Early Doors

JT injury could be blessing for FA

The Football Association must have been caught in a bit of a bind these past few days.

Though keen for John Terry to return from an ankle injury in time to face Ukraine in an important World Cup qualifier Tuesday - a hope that ultimately proved redundant when he was ruled out on Sunday evening - there must have be a significant number of suits at Wembley HQ secretly hoping he would be out of action for another week.

Because on Saturday, Chelsea return to Loftus Road for the first time since the disputed exchange of words between Terry and Anton Ferdinand that has provided the background noise to English football for nearly a year now.

Today's papers have clearly all been briefed that Terry is determined to be fit and face Ferdinand for the first time since the incident that has cast a shadow over Terry's career and may yet permanently block out his international aspirations. Or, as The Sun puts it, 'JT won't be Anton decked: he hopes to face Ferd'.

Early Doors cannot be alone in thinking it would be best for all concerned if Terry's ankle problem was prolonged for just a few extra days.

Otherwise that familiar circus starts again. There will be intense debate and anticipation ahead of the pre-match handshakes, which were cancelled in April for QPR's visit to Chelsea as a result of legal concerns ahead of Terry's trial for racially abusing Ferdinand, depriving us of another potentially unedifying yet deeply watchable spectacle after Wayne Bridge snubbed Terry and Luis Suarez ignored the outstretched palm of Patrice Evra.

Already there is speculation that Ferdinand will not only snub Terry, but also Ashley Cole who gave evidence on behalf of his Chelsea team-mate in the trial that saw Terry found not guilty of a racially aggravated public order offence.

There will also probably be some distasteful chants from the Chelsea fans, who have taken a song telling Anton Ferdinand 'we know what you are' and spun the melody into a celebration of their status as champions of Europe.

QPR fans still aggrieved at the events of last October are unlikely to hold back either, and as such the adjective 'poisonous' could have been tailor-made for the atmosphere that awaits us at Loftus Road should Terry indeed play in the London derby at the weekend.

What else could be expected following a court case that featured the choice phrases "your mum's a slag" and "loves Scouse c**k" as well as a barrage of swearing that would put Malcolm Tucker giving a public reading of Roger's Profanisaurus to shame?

The timing of Saturday's fixture is all the more unfortunate given the FA is currently in the process of investigating Terry again. Though cleared in court, the burden of proof at Wembley is less and given the FA rules against defendants 99.6 per cent of the time, Terry knows the odds are stacked against him in a battle which will come to define his career.

The FA needs the time and space to conduct a thorough enquiry, without the sideshow of another handshake row or an eruption of unsophisticated malevolence on Saturday. Dealing with the matter of whether a player - a former England captain no less - has called a fellow professional a "f****** black c*** - demands the greatest of attention.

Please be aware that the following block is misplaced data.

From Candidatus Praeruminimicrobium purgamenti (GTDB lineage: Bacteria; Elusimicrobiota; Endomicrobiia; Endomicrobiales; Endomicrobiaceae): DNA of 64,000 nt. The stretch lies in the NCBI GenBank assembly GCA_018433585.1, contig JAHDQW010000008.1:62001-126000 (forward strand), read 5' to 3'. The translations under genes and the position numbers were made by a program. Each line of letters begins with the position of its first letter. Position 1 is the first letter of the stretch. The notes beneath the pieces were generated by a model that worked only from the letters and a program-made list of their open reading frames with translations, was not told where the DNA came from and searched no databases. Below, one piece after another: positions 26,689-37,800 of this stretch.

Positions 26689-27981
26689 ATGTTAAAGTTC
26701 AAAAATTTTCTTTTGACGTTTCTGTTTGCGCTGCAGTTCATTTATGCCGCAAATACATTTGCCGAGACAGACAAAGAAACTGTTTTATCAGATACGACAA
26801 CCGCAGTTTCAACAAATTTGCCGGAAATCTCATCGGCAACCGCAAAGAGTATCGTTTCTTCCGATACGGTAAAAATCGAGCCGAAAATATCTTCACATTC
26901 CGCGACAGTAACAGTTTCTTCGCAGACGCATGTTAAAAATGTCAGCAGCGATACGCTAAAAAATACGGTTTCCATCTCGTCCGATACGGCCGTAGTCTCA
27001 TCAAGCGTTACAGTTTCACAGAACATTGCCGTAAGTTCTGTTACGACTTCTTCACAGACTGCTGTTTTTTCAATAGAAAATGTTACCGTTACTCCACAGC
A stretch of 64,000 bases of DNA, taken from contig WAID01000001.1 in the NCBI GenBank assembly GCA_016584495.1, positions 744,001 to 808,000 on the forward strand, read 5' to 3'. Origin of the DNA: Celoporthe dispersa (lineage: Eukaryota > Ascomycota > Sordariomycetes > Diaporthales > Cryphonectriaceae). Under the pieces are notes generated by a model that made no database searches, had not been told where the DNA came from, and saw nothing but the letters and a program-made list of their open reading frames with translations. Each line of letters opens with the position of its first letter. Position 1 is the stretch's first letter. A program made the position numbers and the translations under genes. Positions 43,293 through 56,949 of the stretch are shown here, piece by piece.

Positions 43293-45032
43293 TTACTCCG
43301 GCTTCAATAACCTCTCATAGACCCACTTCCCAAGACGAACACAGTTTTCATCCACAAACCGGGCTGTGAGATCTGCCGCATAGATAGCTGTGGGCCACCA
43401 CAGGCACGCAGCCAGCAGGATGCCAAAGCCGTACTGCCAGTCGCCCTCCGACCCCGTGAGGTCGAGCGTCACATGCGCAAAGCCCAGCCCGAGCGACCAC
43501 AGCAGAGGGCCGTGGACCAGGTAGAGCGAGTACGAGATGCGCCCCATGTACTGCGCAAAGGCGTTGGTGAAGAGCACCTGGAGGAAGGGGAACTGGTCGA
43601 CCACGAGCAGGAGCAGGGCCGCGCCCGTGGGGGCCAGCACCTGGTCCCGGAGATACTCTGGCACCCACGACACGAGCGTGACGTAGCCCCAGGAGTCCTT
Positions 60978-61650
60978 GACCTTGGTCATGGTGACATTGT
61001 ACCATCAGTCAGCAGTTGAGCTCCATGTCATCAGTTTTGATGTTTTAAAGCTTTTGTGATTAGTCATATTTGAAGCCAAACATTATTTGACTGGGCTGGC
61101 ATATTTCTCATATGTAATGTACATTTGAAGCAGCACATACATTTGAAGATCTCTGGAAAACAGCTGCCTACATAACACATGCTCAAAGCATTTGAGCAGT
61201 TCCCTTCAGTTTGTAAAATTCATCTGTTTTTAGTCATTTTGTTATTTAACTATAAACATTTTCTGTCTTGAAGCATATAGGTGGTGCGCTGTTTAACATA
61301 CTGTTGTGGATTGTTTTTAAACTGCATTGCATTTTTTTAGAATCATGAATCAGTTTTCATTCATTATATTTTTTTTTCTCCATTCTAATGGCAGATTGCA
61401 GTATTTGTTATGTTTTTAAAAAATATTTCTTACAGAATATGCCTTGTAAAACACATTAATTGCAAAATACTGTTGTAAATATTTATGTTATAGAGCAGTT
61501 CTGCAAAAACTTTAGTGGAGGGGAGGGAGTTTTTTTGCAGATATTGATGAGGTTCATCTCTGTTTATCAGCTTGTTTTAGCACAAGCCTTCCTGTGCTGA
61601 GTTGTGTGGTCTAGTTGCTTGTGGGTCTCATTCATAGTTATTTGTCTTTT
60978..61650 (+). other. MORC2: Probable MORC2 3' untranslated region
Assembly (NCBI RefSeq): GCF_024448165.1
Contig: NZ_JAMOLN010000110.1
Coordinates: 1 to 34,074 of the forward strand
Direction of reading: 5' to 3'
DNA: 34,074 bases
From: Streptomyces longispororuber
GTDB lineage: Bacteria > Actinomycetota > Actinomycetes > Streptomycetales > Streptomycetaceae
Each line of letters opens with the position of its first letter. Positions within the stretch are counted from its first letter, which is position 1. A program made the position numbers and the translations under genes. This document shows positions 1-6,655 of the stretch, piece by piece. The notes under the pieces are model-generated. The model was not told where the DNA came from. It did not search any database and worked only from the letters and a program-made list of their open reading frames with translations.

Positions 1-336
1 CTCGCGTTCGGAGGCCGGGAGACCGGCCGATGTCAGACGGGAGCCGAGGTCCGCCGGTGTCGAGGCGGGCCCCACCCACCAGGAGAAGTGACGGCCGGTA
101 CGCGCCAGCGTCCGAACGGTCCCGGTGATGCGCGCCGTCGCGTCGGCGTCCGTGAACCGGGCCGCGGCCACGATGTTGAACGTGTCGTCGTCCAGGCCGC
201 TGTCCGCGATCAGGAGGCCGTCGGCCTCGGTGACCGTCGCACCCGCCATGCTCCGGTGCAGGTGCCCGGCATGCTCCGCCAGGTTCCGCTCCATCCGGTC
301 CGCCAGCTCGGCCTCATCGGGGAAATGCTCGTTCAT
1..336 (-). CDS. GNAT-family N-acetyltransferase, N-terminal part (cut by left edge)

And though England manager Roy Hodgson foolishly said he hopes Terry gets off and that only an "enormous" ban would prevent him from picking the Chelsea captain, there must be some doubt over whether, if the FA does rule against him, he can be considered a fit person to represent a country that, amongst its more enlightened inhabitants, considers its multiculturalism a badge of honour.

Just weeks after a nation appeared to take great pride in a night when the diverse faces of Greg Rutherford, Jessica Ennis and Mo Farah all took gold at the Olympic Stadium, what message would it send if a player found guilty of racial abuse by the FA was permitted to pull on the shirt?

Still, that is still very much an 'if', and such debates can rest until the FA has concluded its work in a satisfactory and comprehensive manner and delivered a judgement.

Until that point, we can probably do without another sideshow of vitriol and recrimination.

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QUOTE OF THE DAY: "Obviously it's never nice, but we'll see when we return to work on Wednesday. When I join up with the national team I concentrate uniquely on that and we'll see about my personal ­situation as soon as I go back." - He hasn't even played a game for Tottenham but already Hugo Lloris appears to be unsettled following those claims from Andre Villas-Boas that, in the short term at least, Brad Friedel will remain his number one goalkeeper.

FOREIGN VIEW: France will look to the rejuvenated Abou Diaby to provide more inspiration when they host Belarus in their second World Cup Group I qualifier on Tuesday. The midfielder missed more than a season of international football through injury and his comeback performance against Finland on Friday in which he scored the game's only goal showed his value. "I hope he will go on like that for a long time because he is essential to the team," said fellow midfielder Rio Mavuba.

COMING UP: Er, not a lot in the football scheme of things, though we do have the latest blog from Jan Molby at lunch. To be honest, today's big event is the US Open final between Andy Murray and Novak Djokovic, with both men expected on court at 9pm. Don't miss it.

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